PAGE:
Auto Service World
Feature   April 1, 2006   by Tom Venetis, Editor

Who’s knocking on your door?

Everyone claims to know what independent service providers want. But how many are really meeting them regularly to find out?

It is commonly heard mantra in this industry: We know what the independent service providers and installers want because we talk to them. Everyone, from car dealer parts representatives and training organizations to warehouse distributors and Jobbers make that claim. However, how often to such organizations, suppliers and service providers really get out there and meet with the independent service providers?

SSGM decided to find out and asked independent service providers across Canada how often they received in-person sales calls from across several categories of representatives. These included care dealer parts representatives, shop equipment providers, tool truck companies, Jobbers, warehouse distributors, training organizations, aftermarket parts manufactures, computer equipment suppliers, business supply providers, associations and advertising representatives.

Based on the results provided from 335 independent service providers they reported seeing tool truck company and jobber representatives at least one to three times each month, and sometimes four to six times in a month, averaging out to about once a week. However, they reported seeing less often representatives from warehouse distributors, aftermarket parts manufacturers and training organizations. In these cases, the independent service providers said they were visited less than once a month, averaging out in some cases to once every two months.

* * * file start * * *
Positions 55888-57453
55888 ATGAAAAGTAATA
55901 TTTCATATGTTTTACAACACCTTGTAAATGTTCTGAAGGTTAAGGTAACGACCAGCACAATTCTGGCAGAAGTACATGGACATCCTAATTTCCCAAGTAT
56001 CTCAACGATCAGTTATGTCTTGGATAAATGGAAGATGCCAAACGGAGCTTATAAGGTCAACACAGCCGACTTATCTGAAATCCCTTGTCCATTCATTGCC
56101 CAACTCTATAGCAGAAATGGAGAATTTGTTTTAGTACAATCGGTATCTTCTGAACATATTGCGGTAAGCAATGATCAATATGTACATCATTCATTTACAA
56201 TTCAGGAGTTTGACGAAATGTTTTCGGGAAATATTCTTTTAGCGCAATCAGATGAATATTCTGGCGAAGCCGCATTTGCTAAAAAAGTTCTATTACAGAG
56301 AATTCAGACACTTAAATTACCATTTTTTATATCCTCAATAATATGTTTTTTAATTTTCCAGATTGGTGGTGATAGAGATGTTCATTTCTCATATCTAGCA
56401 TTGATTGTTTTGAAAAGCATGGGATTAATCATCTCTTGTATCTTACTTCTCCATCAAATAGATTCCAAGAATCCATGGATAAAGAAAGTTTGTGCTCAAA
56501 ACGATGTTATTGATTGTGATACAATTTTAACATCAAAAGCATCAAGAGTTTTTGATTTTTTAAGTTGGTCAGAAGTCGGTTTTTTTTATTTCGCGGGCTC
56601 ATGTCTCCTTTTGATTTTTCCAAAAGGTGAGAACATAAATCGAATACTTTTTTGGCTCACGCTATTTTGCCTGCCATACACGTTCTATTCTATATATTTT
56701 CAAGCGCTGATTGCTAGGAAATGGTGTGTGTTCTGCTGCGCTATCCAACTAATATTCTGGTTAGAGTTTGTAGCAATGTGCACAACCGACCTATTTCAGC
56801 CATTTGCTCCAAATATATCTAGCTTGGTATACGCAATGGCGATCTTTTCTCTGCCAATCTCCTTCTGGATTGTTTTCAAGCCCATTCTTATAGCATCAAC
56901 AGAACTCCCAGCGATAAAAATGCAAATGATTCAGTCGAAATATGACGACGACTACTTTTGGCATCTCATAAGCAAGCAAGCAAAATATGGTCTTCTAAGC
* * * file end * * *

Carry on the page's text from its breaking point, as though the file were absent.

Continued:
Even when the responses were broken down based on the population size of the locations the independent service providers worked in across Canada, the results remained consistent. Independent service providers residing in rural regions with less than 2,500 persons reported seeing tool truck company and Jobber representatives at least one to three times a month, with warehouse distributors, aftermarket parts manufactures and association representatives less than one a month or never. In large metro regions, with populations over one million persons, the results were largely the same with aftermarket parts manufacture representatives gaining a bit more face-to-face time with independent service providers as they reported seeing these representatives at least once a month. The same was the case for independent service providers in smaller metropolitan regions, with Jobber representative being reported as seeing the independent service providers at least four to six times a month and shop equipment providers going out at least once a month. As all the other cases, the warehouse distributors, training organizations, associations and business supplies representatives met infrequently with the independent service providers.